Have you ever been at the grocery store checkout, nervously waiting to see if your debit card would go through to pay for a carton of milk and a loaf of bread? I have. Unbelievably, neither those times nor the times I was declined, compelled me to change my financial situation.
It wasn’t my fault. I told myself. I had extenuating circumstances.
It was my husband’s child support payments to his first wife.
It was this barn of a house I got stuck with after my divorce.
It was my husband’s illness and his inability to work steadily.
It was my adult children, who still needed my help.
It was my aging parents who required full time care.
Yadda, yadda, yadda.
And even though our family income should have been more than enough to sustain our expenses, our utilities were repeatedly threatened to be cut off, insurance payments often bounced and our pay checks were always hijacked by money lending places the instant they hit our bank accounts.
It wasn’t until I received a letter from the bank, saying we had to get our mortgage in good standing or they were going to foreclose, that I got the slap in the face I needed. Holy shit. Ok. Now I concede. We are in deep doggie doodoo, like my backyard after the first spring thaw.
It’s not polite to talk about money
Our generation, Generation X and Boomers, are taught from a young age that we shouldn’t talk about our finances. Or at least, our money troubles. And never, ever tell anybody you are struggling. You don’t want to be embarrassed and admit you can’t keep up with the Jones’ do you? Especially when you are middle aged and have a good job.
Sure, we all joke about getting the McMansion, a fully loaded SUV the size of a small cruise ship or a huge lottery win. I WISH! We all chuckle.
But admit you can’t make ends meet, you don’t have any savings and there is a tow truck driver hooking up your car in the driveway? No way.
No one knew how dire our financial crisis was. Not our parents, not our friends, and especially, not our kids. And I dare say, even I didn’t know. Strike that. Yes, I did. I just chose to ignore it.
I should know better
Never in my wildest dreams did I envision my fifties being fraught with debt and living paycheck to paycheck. I’m old for Pete’s sake. I should have figured out how to budget and save by this age you would think. And I have my Bachelor’s Degree in Economics. What the heck is wrong with me?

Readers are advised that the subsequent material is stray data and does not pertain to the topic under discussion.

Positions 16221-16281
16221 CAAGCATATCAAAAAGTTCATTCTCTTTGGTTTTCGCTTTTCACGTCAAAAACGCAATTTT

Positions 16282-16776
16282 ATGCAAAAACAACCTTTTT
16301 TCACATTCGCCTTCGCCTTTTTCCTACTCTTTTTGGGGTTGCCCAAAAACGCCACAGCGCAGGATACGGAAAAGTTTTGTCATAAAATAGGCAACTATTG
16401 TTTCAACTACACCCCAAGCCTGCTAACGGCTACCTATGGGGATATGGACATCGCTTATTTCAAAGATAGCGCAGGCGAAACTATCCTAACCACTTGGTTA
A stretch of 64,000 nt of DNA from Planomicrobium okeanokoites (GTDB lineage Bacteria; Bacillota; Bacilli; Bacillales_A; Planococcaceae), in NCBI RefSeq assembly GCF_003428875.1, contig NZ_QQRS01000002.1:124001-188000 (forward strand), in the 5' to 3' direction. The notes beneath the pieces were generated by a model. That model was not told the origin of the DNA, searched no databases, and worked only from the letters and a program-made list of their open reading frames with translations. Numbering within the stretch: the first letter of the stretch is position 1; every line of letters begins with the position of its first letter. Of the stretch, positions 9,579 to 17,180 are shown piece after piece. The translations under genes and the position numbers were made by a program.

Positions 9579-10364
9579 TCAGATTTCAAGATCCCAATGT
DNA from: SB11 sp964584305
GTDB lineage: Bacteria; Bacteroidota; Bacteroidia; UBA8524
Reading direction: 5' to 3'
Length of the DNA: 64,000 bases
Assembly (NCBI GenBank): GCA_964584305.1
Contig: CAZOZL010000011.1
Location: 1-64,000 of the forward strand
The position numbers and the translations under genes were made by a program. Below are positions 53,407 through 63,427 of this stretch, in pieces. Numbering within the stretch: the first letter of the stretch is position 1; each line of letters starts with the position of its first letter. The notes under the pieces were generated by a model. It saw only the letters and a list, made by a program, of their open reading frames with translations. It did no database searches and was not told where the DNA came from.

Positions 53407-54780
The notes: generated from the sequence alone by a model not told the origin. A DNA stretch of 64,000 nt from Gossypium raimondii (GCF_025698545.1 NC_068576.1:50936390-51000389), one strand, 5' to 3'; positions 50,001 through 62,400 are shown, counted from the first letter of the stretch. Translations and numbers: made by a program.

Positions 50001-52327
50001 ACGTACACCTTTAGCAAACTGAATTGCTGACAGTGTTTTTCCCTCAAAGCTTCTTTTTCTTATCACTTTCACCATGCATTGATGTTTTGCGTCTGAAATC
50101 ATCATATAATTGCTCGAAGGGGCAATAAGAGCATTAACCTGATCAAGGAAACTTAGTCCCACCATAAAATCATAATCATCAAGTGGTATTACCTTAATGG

But I am not alone. Bankruptcies have doubled for people over 55 over the last decade, accounting for 20% of all filers. The median age for bankruptcy in the United States is now 45! And, those with a Bachelor’s Degree or higher, make up 20% as well. So obviously, age and level of education aren’t Wonder Woman bracelets that shield you from financial failings.
How To Start Changing Your Finances
1. Admit you have a problem
It’s like an addiction really. A dirty little secret. And as long as you keep it that way, things will never change. Admitting to yourself, and to others, you have a problem, you are no good with money, can be the impetus that will make your financial situation better.
2. Understand that a bailout is not the answer
I know you may think that a huge influx of money (or a bankruptcy) will solve all of your money problems, and no one will be the wiser, but trust me, it won’t. A bailout will only be temporary and you will need one again, soon.
16% of bankruptcies are repeat filers.
And if you are like me, your financial history is already filled with quick solutions like refinancing, consolidations and/or loans from family. And yet, there I was in this same place again financially. Only deeper.
Except that time, the time I received that foreclosure notice, I had already exhausted every avenue. There were no more wells to tap.
3. You must learn how to think long term
If there is one thing I know for sure, reflecting back on those hard times, it is this:
Financially strapped people make the stupidest financial decisions.
Everyday is focused on keeping the wolf away from the front door. Avert the most imminent crisis. That’s it. That leads you to missing important payments, applying for and using high interest rate credit and the absolute worst, frequenting pay day loan establishments.
But unless you start to think ahead, of the future, you will never get out of this awful cycle, you will never feel peace and you will probably never be able to retire. Ever.
4. Stop trying to hide. They will find you.
We tried to hide from our debt. Ignore it. I had tons of unopened mail, stashed in my desk. But the day I decided no more, the day I had the guts to face my truth, open the envelopes and take back control, was the day everything changed for us.
I am not going to sugar coat it. My finances didn’t miraculously become better. It was a lot of hard, consistent work for a long time.
5. Make the calls. Make plans.
I started by making a list of everything we owed and to whom. And then, gulp, I called them all. I let them know the trouble I was in and they each, one by one, worked out a manageable repayment plan with me. Some reduced or stopped interest from accruing. Some deleted past interest charges, and some chopped the debt substantially. What. A. Relief.
For the first time in years, I felt great. The knot that had been ever present, like my tangled headphones at the bottom of my purse, was gone.
Now, I barely remember the stress, the fear, and the constant worry. And if you are where I was right now, I want you too know, it is never too late and you are never too old to completely transform your money.
All you have to do is face it. Head on.